Collaboration is a process described by Taylor et al (2021), through which organisations who have different perspectives about an issue or who can address different aspects of it, can constructively search for solutions together. Importantly, the solutions will go beyond one partner’s own limited vision of what is possible and intervene across more than their own scope of practice.
Why is this relevant to Footscape? As a podiatry charity with finite resources, Footscape recognises the importance of collaboration in our strategic plan.
Collaboration is everything
To date, collaboration with like-minded health and welfare organisations has given the opportunity for Footscape to reach and assist thousands of people across Australia who are experiencing disadvantage and encountering foot pathology.
Indeed, Footscape has proudly distributed over 40,000 items of podiatry material aid. This includes footwear, socks, foot care kits and orthotic devices to identified people who are experiencing homelessness, asylum seekers, Aboriginal persons, financially disadvantaged children and people who have experienced domestic violence.
An example up close
How have we been able to do this? By collaborating with over fifty affiliate organisations. The end result is that people who need help can get it. Podiatrist Rebecca Mannix shares some insights into what this can translate to.
People that experience homelessness use their feet as their primary mode of transport – to get food, attend appointments, for exercise to reduce stress or even to keep warm when it’s cold. It’s not uncommon for clients to report walking 10 to 15 kilometres every day, which can put stress on their bodies, especially if they are carrying all of their possessions.
Often our clients report their shoes getting stolen when they are asleep, which means that many wear their shoes all night, and this can lead to bacterial infections – particularly if feet are wet.
Footscape’s generous provision of high-quality second-hand shoes has greatly improved our ability to support these clients as they work to achieve their goals. For many clients this reduces their pain levels greatly and they are able to get back into walking. Others join our football team (Cohealth Kangaroos) and use the runners for training. This in turn improves their health, self-esteem, and builds healthy friendships alongside learning skills such as anger management and working as a team.
Without Footscape this would be impossible and we are extremely grateful, as are our clients.
This affects us all
Baum (2016) articulates that if public health is to be effective in the future, then an essential skill for practitioners is to be able to collaborate with people, organisations and sectors. This applies to all of us, no matter what our role.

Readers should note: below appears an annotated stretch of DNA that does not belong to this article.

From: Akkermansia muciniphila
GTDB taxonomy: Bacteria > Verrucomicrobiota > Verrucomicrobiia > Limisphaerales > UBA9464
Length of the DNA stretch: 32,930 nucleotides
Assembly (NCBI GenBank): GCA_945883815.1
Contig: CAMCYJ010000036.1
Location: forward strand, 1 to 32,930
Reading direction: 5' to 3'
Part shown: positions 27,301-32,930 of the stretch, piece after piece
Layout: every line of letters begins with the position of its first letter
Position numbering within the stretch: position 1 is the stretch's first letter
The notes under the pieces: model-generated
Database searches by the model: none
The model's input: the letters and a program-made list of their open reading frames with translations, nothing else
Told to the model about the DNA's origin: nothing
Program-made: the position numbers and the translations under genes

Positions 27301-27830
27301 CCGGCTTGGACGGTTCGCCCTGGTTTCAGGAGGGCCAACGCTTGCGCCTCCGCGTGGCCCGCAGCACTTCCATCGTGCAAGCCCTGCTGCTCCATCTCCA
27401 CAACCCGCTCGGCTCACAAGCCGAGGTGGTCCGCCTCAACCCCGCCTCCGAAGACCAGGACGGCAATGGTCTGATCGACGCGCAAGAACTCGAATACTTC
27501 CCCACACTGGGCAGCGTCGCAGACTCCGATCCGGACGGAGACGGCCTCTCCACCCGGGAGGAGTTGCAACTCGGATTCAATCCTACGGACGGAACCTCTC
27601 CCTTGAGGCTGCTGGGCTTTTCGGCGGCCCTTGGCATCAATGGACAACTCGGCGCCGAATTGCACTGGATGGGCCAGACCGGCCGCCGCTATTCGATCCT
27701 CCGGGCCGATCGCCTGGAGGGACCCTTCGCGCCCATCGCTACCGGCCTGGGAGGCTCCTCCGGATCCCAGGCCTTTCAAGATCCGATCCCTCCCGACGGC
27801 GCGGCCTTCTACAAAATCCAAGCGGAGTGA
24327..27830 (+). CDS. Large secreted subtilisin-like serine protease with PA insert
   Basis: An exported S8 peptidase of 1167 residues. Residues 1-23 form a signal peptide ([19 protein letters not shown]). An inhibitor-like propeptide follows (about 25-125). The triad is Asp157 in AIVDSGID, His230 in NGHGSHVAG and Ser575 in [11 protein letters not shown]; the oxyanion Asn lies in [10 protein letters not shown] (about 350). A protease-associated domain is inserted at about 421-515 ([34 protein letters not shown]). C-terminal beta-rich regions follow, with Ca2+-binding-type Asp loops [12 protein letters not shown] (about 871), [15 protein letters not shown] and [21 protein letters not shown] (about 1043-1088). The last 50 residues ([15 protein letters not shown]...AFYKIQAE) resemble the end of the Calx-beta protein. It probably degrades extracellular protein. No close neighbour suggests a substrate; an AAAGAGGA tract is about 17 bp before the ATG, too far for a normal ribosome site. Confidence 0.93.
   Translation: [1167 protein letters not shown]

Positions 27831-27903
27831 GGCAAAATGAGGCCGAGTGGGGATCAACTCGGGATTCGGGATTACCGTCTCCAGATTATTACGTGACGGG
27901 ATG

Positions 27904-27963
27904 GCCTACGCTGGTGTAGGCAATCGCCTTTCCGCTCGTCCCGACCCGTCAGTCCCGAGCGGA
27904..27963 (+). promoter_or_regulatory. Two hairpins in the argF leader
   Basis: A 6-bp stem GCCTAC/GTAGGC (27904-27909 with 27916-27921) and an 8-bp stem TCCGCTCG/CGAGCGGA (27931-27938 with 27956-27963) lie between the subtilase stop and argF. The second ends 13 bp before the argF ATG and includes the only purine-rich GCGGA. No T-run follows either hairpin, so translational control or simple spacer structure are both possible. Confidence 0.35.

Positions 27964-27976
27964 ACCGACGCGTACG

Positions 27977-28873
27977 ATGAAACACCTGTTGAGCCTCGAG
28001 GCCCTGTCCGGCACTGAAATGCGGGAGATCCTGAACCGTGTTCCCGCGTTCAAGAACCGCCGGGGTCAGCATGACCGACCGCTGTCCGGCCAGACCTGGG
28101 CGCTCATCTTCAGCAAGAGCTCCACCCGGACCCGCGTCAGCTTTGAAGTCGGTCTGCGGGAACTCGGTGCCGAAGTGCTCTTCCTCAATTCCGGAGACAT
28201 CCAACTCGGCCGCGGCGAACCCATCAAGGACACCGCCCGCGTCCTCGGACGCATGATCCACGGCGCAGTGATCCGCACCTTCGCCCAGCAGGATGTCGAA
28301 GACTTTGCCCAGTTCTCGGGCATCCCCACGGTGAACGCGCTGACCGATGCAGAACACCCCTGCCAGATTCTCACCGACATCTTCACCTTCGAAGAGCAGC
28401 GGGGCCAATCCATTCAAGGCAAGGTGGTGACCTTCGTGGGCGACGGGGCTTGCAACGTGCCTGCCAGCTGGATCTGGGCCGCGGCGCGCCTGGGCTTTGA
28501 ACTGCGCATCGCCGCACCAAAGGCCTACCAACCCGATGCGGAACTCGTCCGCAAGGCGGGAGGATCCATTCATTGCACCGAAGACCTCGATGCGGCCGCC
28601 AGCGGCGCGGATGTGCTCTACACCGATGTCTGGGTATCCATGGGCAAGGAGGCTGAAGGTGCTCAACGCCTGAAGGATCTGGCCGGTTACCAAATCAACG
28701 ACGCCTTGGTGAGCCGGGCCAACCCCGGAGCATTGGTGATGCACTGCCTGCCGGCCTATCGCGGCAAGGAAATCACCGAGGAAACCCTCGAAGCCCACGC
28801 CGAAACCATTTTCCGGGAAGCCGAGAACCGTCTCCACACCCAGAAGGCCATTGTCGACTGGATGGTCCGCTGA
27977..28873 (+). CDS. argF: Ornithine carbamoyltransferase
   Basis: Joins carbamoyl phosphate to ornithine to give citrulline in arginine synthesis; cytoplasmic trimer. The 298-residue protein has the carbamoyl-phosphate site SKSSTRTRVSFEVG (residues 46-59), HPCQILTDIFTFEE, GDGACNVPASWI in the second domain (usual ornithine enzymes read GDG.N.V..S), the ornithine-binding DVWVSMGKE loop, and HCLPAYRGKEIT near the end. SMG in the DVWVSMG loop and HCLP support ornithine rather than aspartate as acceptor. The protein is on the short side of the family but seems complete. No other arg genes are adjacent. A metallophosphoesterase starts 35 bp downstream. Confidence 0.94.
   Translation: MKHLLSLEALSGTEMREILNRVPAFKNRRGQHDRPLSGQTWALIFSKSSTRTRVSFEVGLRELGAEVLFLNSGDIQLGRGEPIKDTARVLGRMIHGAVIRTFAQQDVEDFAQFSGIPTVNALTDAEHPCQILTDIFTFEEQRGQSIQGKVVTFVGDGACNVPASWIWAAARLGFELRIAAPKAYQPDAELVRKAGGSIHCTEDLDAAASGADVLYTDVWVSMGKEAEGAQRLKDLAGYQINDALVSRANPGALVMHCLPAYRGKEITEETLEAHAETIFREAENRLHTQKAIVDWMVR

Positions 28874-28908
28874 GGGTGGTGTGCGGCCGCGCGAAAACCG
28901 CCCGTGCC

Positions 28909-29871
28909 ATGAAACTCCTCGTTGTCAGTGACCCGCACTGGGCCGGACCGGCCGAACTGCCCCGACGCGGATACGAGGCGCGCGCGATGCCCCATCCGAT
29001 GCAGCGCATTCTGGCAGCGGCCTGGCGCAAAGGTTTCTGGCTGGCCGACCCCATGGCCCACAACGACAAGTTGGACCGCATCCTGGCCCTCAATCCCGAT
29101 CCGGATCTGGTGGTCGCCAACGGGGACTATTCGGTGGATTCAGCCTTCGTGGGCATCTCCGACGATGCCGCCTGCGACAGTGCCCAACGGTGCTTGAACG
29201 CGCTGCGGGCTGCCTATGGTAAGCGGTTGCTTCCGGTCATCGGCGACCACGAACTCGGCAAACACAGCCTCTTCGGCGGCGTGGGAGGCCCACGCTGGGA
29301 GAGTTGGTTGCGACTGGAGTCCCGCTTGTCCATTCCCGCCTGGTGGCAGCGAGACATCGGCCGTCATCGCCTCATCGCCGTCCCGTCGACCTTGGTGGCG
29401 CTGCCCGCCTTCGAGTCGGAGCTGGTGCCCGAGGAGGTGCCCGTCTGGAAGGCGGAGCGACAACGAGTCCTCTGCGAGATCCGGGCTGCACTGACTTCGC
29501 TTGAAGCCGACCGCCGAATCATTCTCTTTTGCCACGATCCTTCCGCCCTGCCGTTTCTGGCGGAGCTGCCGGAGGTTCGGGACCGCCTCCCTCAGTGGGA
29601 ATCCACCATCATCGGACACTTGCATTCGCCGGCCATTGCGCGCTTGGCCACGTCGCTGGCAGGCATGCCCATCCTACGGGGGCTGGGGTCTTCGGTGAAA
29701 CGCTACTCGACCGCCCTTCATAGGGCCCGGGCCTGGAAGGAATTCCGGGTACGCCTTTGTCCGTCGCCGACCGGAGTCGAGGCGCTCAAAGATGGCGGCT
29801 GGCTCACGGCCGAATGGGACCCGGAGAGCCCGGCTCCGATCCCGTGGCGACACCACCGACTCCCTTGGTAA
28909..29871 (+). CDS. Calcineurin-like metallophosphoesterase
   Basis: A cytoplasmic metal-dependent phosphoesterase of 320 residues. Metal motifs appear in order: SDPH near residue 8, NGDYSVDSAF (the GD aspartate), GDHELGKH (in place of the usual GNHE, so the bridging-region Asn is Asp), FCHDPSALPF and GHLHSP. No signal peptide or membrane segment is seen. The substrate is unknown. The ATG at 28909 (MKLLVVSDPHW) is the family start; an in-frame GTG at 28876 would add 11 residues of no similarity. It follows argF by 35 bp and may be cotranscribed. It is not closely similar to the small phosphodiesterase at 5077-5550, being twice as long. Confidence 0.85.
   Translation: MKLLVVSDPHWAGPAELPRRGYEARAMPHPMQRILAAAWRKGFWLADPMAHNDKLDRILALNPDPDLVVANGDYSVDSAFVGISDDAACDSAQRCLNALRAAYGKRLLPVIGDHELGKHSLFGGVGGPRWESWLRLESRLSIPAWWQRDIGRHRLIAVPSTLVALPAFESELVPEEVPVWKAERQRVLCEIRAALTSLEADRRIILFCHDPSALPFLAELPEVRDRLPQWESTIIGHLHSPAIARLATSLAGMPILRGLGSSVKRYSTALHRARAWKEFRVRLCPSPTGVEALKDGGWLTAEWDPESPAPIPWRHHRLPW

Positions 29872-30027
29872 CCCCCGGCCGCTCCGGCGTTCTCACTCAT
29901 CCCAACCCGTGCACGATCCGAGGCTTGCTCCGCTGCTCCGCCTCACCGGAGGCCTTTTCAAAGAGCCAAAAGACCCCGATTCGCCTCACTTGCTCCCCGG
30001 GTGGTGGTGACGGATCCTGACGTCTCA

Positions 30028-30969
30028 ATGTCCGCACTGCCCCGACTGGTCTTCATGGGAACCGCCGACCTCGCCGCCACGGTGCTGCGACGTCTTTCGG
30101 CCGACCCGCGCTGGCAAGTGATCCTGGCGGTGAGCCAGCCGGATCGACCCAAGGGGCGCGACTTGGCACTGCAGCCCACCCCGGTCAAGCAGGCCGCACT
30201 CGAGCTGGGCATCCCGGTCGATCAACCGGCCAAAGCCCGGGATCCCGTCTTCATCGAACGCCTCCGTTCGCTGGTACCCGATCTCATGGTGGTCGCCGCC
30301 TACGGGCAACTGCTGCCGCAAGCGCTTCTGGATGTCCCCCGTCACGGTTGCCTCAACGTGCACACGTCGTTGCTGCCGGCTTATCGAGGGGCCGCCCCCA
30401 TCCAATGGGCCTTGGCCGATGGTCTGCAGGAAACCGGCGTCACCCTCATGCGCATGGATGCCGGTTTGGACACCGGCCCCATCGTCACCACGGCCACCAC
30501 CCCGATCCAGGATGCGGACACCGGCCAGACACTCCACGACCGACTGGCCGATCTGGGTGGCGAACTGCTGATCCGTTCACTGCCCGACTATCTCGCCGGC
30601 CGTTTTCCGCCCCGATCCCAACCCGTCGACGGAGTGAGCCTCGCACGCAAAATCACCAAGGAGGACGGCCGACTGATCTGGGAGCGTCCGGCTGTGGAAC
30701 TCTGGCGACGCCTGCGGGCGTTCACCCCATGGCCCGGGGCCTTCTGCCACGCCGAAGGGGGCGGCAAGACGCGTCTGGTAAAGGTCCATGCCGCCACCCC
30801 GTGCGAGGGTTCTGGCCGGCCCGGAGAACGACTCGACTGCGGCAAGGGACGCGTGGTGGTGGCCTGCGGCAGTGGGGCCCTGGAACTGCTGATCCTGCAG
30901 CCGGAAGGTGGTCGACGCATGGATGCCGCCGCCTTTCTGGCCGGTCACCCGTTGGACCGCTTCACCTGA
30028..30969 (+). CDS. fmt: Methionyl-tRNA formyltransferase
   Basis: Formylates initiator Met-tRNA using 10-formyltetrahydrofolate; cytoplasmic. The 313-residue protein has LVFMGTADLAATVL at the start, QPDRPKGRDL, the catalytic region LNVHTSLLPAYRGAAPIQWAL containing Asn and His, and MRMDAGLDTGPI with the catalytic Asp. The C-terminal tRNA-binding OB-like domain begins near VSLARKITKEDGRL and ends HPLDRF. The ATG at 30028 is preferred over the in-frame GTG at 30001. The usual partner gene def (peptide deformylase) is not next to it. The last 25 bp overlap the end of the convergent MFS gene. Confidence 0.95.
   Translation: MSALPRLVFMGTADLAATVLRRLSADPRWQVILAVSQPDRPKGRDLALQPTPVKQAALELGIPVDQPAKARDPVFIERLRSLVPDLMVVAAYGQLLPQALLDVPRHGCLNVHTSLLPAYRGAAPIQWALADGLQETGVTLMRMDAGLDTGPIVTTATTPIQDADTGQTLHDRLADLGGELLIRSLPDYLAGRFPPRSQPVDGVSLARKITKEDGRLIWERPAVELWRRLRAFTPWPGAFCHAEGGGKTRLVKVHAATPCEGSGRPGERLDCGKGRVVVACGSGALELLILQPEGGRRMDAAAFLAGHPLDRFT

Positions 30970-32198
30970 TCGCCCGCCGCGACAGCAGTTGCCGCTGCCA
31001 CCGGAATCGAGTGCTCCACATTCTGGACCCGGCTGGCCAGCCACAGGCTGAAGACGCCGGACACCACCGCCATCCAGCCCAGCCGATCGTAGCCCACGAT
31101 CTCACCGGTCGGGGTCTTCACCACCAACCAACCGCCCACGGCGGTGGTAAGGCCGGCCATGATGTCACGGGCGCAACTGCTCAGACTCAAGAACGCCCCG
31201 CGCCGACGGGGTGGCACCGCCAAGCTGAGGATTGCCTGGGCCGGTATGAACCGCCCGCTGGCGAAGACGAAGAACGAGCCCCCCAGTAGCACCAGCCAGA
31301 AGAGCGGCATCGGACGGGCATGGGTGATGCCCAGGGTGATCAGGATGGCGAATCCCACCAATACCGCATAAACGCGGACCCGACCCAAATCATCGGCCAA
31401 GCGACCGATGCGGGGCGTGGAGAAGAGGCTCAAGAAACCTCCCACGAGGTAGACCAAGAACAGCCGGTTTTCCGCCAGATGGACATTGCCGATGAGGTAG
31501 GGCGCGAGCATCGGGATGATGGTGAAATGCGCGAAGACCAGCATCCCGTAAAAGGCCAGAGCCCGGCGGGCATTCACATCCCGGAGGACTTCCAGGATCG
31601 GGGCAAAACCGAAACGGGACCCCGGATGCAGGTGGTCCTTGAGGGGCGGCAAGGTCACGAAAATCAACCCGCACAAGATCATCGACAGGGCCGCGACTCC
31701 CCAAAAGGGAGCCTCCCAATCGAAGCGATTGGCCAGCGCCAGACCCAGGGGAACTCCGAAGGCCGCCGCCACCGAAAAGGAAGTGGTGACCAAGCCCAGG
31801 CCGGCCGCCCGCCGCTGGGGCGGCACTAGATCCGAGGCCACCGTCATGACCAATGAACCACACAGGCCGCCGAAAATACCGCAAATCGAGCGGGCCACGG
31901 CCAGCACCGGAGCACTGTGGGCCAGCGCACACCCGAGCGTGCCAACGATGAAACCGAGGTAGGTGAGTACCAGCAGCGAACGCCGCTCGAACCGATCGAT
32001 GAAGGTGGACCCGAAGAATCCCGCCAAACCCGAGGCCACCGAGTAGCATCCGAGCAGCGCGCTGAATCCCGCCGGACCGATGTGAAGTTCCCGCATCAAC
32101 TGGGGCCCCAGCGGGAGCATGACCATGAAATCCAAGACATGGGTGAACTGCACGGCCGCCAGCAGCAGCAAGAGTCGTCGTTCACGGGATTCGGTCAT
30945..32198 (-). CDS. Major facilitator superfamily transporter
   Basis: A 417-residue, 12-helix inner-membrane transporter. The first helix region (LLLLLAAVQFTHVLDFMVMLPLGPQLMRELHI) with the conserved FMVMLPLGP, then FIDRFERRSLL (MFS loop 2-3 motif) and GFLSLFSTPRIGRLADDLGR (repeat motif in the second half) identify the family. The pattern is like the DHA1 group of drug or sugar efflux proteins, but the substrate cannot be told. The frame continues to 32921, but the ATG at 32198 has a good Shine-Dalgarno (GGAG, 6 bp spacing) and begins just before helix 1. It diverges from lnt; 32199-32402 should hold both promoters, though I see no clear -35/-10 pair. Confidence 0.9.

The required skills appear to be flexibility, willingness to question current practice, an entrepreneurial approach to problem-solving and a willingness to take risks and step around bureaucratic blocks.
Accordingly, podiatrists working with disadvantaged communities in the far corners of the country are strongly encouraged to reach out to Footscape and benefit from prompt access to material aid items to help their clients.
Work out what podiatrists or patients really want in a product
By Ben Lindsay
Biomedical engineer, software developer, technologist and futurist.
When you design a product, you’re looking to try to solve a problem for potential users.
Yet have you ever noticed that if you ask a bunch of people, whether patients or fellow podiatrists, what problem they need to be solved by a product, then you get a multitude of answers?
For example, with podiatrists, you might hear responses like these: Shorter days! Less administration! More money per consult! The list goes on. The reality is that everyone wants different things.
So, if you want to design a solution for a large number of people… how can you ensure you’re designing something that the group, and not each individual, wants? It is surprisingly simple.
I’m not here to pull out a corny, overused quote, like Henry Fords’;
“If I’d asked customers what they wanted, they would have told me, ‘A faster horse!’”.
Nope, instead I will give you a key takeaway to help you navigate through the confusing amount of responses you get.
And I am sorry if you hate them, but it involves numbers. Well, one number to be exact, and that number is 37.
The power of 37
While you will hear lots of different responses when it comes to what your patients (or fellow podiatrists) want, your job is to narrow down to the four, five or six most common answers.
From now on, all your remaining research doesn’t involve the question, ‘What is your biggest problem?’ Instead, it is: ‘From these four to six options, I want you to allocate a total of 37 points. Give more points to the options that are bigger problems you want to be solved.’
The individual can then methodically allocate points according to what is most important to them across the various options.
But, why 37? Why can’t we do 40? This is a simple and vital trick.
The secret in the number
After I engaged people myself with a number like 40, I kept seeing responses like eight, ten and 12 across four options. It became apparent they’d divide 40 by 4 and centre their responses of the number 10.
However, when I gave them 37-points, they could no longer divide. They took longer to allocate points because they’d total up to 36, 38 or 39; they really had to think about their responses.
What does all of this give you? Well, after you talk to everyone, you now have a quantitative analysis of what people want. Sum up all the responses to each problem and let the numbers tell you the story.
Now you know which problem affects more podiatrists (or patients) and by how much. So go ahead and solve that one!
How to reduce stress during work
Managing stress and staying mentally healthy when you are working is critical to overall health and wellbeing. This article provides some practical tips to limit stress and better protect everyone’s mental health during work.